Cancer:  Refers to the various types of malignant neoplasms that contain cells growing out of control and invading adjacent tissues, which may metastasize to distant tissues.

Cardiac:  Pertaining to the heart, also, pertaining to the stomach area adjacent to the esophagus.

Cardiovascular:  Pertaining to the heart and blood vessels.

Cholesterol:  A waxy, fat-like substance manufactured in the liver and found in all tissues, it facilitates the transport and absorption of fatty acids. In foods, only animal products contain cholesterol. An excess of cholesterol in the bloodstream can contribute to the development of atherosclerosis.

Contracture:  An abnormal, often permanent shortening, as of muscle or scar tissue, that results in distortion or deformity, especially of a joint of the body.

CRP:  C-reactive protein. A sensitive measure of inflammation in the body.

CVD:  Cardiovascular Disease.

DHA:  Docosahexanoic Acid. A metabolite of the omega-3 fatty acid alpha-linolenic acid.

Diabetes Mellitus:  A disease with increased blood glucose levels due to lack or ineffectiveness of insulin. Diabetes is found in two forms; insulin-dependent diabetes (juvenile-onset) and non-insulin-dependent (adult-onset). Symptoms include increased thirst; increased urination; weight loss in spite of increased appetite; fatigue; nausea; vomiting; frequent infections including bladder, vaginal, and skin; blurred vision; impotence in men; bad breath; cessation of menses; diminished skin fullness. Other symptoms include bleeding gums; ear noise/buzzing; diarrhea; depression; confusion.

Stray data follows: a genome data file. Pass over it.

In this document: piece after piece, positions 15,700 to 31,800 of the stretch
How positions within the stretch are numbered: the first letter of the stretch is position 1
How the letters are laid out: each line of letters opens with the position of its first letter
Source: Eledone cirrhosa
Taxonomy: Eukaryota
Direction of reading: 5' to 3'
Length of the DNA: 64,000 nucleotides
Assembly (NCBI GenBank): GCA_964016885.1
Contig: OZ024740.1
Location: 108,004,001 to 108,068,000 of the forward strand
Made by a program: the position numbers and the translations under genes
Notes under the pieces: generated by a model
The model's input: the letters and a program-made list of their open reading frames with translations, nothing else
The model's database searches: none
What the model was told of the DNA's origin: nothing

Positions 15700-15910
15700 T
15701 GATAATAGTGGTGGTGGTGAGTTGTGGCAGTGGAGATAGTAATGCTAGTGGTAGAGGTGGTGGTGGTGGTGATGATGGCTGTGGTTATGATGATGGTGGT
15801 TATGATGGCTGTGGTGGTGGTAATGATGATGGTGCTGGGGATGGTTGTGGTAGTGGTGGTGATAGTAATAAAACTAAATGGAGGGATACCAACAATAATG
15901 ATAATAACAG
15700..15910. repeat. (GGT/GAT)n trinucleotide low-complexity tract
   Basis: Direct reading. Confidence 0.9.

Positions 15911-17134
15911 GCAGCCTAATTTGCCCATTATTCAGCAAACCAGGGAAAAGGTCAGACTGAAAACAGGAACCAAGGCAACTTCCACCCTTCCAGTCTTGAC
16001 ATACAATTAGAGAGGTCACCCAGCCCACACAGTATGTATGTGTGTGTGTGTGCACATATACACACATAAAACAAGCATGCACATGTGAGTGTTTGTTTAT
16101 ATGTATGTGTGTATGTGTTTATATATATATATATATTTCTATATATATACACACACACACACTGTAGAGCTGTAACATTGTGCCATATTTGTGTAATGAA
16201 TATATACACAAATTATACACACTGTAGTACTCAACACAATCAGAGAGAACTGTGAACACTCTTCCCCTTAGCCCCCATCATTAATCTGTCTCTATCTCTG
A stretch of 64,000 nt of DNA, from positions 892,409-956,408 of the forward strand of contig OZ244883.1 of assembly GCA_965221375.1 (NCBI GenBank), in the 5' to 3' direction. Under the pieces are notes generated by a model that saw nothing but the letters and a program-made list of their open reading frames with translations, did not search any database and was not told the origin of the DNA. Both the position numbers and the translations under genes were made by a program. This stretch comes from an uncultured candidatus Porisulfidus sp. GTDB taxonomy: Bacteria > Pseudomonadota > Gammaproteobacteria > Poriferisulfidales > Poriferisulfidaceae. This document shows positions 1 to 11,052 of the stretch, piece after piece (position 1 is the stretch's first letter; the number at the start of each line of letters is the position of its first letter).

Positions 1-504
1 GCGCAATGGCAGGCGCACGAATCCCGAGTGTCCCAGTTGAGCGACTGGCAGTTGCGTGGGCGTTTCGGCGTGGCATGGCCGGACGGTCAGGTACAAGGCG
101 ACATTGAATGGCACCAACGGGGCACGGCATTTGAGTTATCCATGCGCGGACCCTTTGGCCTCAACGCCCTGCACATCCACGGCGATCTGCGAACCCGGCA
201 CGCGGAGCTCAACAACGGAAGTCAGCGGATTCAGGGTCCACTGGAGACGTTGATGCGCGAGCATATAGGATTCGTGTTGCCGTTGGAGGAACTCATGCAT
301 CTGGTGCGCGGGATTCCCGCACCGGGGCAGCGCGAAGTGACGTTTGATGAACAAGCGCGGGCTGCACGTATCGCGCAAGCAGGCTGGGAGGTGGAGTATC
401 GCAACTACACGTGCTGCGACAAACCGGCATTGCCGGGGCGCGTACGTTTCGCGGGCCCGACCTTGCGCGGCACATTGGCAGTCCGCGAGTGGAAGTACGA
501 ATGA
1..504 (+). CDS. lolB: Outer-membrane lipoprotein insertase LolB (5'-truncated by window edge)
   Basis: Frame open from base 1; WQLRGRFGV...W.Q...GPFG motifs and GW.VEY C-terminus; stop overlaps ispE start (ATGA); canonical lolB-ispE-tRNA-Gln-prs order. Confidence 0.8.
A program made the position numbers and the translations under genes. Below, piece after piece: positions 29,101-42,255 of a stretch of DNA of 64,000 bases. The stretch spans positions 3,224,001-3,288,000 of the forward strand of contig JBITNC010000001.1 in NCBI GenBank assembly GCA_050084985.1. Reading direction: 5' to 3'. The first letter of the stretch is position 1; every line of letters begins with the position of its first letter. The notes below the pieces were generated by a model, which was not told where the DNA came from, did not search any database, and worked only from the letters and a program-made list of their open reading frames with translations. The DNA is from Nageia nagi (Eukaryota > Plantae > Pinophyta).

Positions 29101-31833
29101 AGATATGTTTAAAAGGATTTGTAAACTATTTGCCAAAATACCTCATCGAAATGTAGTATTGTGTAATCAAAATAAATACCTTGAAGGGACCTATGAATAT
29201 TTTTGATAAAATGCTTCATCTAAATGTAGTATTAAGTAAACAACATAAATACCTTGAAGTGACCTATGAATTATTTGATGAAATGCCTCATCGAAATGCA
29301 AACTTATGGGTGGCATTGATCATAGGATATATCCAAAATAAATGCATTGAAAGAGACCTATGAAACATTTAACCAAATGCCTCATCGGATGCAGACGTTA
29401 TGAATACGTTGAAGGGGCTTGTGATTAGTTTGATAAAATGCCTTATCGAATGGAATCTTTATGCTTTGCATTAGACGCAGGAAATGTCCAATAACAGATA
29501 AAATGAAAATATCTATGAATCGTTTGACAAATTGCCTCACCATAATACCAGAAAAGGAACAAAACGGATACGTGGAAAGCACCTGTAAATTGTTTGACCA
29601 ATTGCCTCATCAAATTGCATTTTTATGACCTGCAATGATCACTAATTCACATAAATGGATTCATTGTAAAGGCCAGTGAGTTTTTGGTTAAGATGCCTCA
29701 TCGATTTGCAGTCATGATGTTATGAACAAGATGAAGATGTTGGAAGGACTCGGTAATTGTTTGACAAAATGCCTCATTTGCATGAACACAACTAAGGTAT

Diastolic:  Pertaining to the relaxation phase of the heartbeat, or period when the heart muscle is resting and filling with blood. When used in blood pressure readings (for example 120/80), it refers to the second/lower number.

EPA:  Environmental Protection Agency. Also: Eicosapentanoic Acid. A metabolite of the omega-3 fatty acid alpha-linolenic acid.

Epidemiology:  The study of the causes and distribution of disease in human populations.

Essential Fatty Acid:  (EFA): A substance that the human body cannot manufacture and therefore must be supplied in the diet.

Estrogen:  One of the female sex hormones produced by the ovaries.

Fatty Acids:  Chemical chains of carbon, hydrogen, and oxygen atoms that are part of a fat (lipid) and are the major component of triglycerides. Depending on the number and arrangement of these atoms, fatty acids are classified as either saturated, polyunsaturated, or monounsaturated. They are nutritional substances found in nature which include cholesterol, prostaglandins, and stearic, palmitic, linoleic, linolenic, eicosapentanoic (EPA), and decohexanoic acids. Important nutritional lipids include lecithin, choline, gamma-linoleic acid, and inositol.

Gout:  A disease characterized by an increased blood uric acid level and sudden onset of episodes of acute arthritis.

Hemochromatosis:  A rare disease in which iron deposits build up throughout the body. Enlarged liver, skin discoloration, diabetes mellitus, and heart failure may occur.